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Xoom Xoom -OR- How I bet against iPad 2 and won

So, I was one of the people who went out and got the Motorola Xoom on the first day (last week). I’ve kept it quiet till now because I knew I should have waited till after the iPad 2 announcement to make a decision (although there is a 14 day return policy). Now that it is out I’m trying to discern whether my gamble paid off, and I think it did.

I bet against the iPad 2 and I think I won. Now keep in mind that I’m a huge iPhone fan and will get the iPhone 5 in the first few days it comes out, but for a tablet I wanted to take a different route. Below I’m listing the reasons I think I made the right decision… for me. I still think the iPad is the better route for most people. It has zero learning curve if you have an iPhone, and almost zero even if you don’t, not to mention most of us have bought a lot of apps on the iPhone that will work on the iPad (I’ll have to repurchase on the Android). There are definitely a few more things you could put into the “pro” iOS column, but in these [below] other categories the Xoom wins.

iPad 2 specifically? OK, 65,000 apps vs 100… and this cool new cover/case thing… other than that iPad 2 doesn’t have a whole lot going for it right now. This is what I was banking on, only a slight upgrade in features and a decent hardware upgrade. The rumors of iPad 3 launching in the fall is what pushed me over the edge in thinking that the iPad 2 would be a layup.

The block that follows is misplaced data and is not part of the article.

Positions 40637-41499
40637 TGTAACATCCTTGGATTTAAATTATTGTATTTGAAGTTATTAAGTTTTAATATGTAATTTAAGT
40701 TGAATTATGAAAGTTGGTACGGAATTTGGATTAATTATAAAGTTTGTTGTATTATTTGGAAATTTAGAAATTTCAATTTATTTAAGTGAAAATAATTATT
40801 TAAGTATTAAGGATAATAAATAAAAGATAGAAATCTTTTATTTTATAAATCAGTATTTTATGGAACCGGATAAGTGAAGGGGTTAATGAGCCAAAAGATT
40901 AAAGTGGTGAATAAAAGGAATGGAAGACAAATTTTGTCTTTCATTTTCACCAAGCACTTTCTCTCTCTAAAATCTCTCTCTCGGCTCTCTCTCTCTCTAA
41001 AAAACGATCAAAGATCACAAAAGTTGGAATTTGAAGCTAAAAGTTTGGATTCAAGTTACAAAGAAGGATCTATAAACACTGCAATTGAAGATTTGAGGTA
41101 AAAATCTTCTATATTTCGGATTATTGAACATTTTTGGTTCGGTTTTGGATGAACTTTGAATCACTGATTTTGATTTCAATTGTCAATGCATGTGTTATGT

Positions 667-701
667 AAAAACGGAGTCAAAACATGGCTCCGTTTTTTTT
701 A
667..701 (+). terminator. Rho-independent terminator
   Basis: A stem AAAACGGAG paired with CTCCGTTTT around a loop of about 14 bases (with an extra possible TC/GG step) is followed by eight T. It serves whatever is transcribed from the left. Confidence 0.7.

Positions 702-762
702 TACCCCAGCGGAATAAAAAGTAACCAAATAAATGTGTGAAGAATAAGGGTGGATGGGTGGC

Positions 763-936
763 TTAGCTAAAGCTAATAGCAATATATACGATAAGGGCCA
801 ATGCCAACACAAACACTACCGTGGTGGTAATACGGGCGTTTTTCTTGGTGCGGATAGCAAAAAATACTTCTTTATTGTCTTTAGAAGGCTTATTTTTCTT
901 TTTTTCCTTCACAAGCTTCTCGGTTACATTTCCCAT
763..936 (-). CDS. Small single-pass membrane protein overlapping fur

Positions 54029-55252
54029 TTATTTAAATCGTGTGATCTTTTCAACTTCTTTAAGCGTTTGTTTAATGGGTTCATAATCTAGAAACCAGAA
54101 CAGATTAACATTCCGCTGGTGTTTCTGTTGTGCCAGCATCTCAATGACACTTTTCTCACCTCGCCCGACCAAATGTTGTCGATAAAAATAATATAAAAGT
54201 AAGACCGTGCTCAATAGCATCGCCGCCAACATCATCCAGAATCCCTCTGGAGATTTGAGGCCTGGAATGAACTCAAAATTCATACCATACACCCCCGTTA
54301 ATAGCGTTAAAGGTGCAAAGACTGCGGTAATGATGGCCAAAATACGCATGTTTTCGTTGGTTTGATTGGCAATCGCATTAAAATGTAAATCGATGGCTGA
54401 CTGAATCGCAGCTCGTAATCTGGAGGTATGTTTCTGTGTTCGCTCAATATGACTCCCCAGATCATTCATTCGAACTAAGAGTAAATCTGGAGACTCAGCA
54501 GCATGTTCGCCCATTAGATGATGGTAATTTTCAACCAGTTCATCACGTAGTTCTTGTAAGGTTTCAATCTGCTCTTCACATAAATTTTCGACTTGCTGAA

Reasons I personally like the Xoom over the iPad (1 or 2) in order of significance:

1. Flash – Ok, ok, I know this has been delayed but it works on other Android devices and Adobe says it will be ready for Honeycomb soon. This wouldn’t have been a big deal for me in the past and isn’t an issue on my phone, but I’m using SlideRocket.com more and more so on my tablet I want to be able to edit presentations (for which Flash is required).

2. 4G and tethering – This was actually huge for me and what made me walk into the Verizon store the first day. Again, it won’t come till April or May but the Xoom will have 4G connectivity and allow you to tether other devices. I’ve been wanting a 4G device ever since I tested Clear last spring.

3. Resolution – I love the retina display on my iPhone 4 so much that I now have a hard time going back down. I also want to read more on my tablet. So, I need the highest resolution possible. If I thought iPad 2 would have had the retinal display then I would have gotten it without question, instead I bet it would have the same resolution so went with the Xoom that beats iPad (1 or 2) by 20% of so in this department. Not that much, but my standard is so high now anything helps.

4. Widgets – This gets into the Honeycomb vs iOS debate, but simply put, the “desktop” widgets in Honeycomb are designed for tablets. I get all the info I need using up the right amount of space on my home screen.

5. Width (for typing) – The Xoom is wider in landscape and narrower in portrait than the iPad. I like having a wide landscape for wide movies, but I like the narrower portrait for easier thumb typing.

6. microSD Card – I really like the option of having external memory. I can fill up one card with kid shows and have a separate card for my stuff.